Sant'Egidio and the birth of an international movement
Timeline: from death to life
Some thoughts on the origins and abolition of the death penalty
Voices in the silence
Curtis McCarty- a friend off death row
Between life and death: Buddhism, Hinduism, Judaism, Islam, and Christianity
The UN resolution: getting to "no"
Thirteen ways to live without the death penalty.
"Nation states and communities throughout the world have reached certain decisions about capital punishment: It is the destruction of human life. It is ineffective as a deterrent for crime. It is an instrument the state uses to contain or eliminate its political adversaries. It is a tool of "justice" that disproportionality affects religious, social, and racial minorities. It is a sanction that cannot be fixed if unjustly applied. Yet the United States--along with countries notorious for human rights abuse--remains an advocate for the death penalty. In these thirteen pieces, Mario Marazziti exposes the profound inhumanity and irrationality of the death penalty in this country, and urges us to join virtually every other industrialized democracy in rendering capital punishment an abandoned practice belonging to a crueler time in human history. A polemical book, yes, yet one that brings together a wide range of stories to compel the heart as well the mind"-- Provided by publisher.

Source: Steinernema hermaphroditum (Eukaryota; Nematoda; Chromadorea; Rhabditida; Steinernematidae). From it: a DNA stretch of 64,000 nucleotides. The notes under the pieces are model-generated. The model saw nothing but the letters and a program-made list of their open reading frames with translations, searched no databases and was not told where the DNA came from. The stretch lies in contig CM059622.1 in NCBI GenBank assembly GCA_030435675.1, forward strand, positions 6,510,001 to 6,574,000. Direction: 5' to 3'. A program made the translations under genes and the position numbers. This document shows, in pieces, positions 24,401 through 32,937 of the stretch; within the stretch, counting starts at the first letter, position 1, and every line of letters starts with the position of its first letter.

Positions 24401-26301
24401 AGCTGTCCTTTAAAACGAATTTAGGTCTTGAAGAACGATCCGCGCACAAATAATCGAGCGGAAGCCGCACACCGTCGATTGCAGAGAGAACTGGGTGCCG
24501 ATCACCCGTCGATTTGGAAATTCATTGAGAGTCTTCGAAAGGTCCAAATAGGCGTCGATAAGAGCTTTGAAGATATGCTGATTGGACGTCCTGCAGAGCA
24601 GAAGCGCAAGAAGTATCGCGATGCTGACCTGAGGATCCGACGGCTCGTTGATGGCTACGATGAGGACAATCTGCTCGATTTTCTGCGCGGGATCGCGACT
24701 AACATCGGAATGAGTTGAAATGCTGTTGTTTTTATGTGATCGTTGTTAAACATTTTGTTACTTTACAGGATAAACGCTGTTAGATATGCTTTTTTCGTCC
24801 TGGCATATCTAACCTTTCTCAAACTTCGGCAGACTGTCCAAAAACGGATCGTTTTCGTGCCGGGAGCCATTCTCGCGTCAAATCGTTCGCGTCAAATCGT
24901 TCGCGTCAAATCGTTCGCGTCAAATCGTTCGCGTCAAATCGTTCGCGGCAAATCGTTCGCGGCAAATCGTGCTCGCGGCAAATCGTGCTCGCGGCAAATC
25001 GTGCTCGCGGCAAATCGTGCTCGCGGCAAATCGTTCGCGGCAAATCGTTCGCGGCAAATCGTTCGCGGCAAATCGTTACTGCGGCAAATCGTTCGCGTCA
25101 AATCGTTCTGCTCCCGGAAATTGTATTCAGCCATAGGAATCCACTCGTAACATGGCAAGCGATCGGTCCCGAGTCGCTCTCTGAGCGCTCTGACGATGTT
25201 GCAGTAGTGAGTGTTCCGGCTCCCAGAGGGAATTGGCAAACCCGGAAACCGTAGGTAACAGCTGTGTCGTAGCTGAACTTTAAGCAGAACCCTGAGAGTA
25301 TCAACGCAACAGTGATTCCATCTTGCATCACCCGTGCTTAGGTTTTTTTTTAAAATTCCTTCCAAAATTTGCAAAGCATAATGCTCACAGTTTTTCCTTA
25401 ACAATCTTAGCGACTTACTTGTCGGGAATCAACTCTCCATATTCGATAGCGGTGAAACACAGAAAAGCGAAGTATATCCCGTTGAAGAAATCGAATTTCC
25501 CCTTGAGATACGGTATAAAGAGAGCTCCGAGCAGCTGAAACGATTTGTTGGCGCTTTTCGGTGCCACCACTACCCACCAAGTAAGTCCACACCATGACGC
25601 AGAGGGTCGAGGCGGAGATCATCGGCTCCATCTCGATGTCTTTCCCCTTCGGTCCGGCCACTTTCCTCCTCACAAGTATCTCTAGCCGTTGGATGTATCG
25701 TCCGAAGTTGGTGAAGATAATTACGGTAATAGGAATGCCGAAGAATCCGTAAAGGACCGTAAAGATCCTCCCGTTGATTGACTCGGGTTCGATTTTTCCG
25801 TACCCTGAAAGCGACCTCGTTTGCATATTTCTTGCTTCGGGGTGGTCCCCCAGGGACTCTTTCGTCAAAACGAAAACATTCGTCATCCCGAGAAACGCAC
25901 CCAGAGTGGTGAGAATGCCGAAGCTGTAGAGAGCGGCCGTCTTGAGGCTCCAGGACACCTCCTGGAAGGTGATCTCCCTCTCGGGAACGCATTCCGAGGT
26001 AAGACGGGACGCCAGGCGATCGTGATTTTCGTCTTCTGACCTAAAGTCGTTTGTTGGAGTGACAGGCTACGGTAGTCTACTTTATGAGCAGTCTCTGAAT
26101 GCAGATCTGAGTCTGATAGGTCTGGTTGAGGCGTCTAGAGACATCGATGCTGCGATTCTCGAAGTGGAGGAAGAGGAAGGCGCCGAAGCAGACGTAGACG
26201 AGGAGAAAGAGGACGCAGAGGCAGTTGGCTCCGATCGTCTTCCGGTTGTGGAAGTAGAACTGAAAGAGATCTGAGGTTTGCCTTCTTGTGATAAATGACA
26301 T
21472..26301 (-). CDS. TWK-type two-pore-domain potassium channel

Oxford ; New York : Oxford University Press, 2011.
Book — cxxxiii, 1799 pages ; 26 cm.
Executory and transitory provisions
The Convention Relating to the Status of Refugees adopted on 28 July 1951 in Geneva provides the most comprehensive codification of the rights of refugees yet attempted. Consolidating previous international instruments relating to refugees, the 1951 Convention with its 1967 Protocol marks a cornerstone in the development of international refugee law. At present, there are 144 States Parties to one or both of these instruments, expressing a worldwide consensus on the definition of the term refugee and the fundamental rights to be granted to refugees. These facts demonstrate and underline the extraordinary significance of these instruments as the indispensable legal basis of international refugee law. This Commentary provides for a systematic and comprehensive analysis of the 1951 Convention and the 1967 Protocol on an article-by-article basis, exposing the interrelationship between the different articles and discussing the latest developments in international refugee law. In addition, several thematic contributions analyse questions of international refugee law which are of general significance, such as regional developments and the relationship between refugee law and the law of the sea. (source: Nielsen Book Data)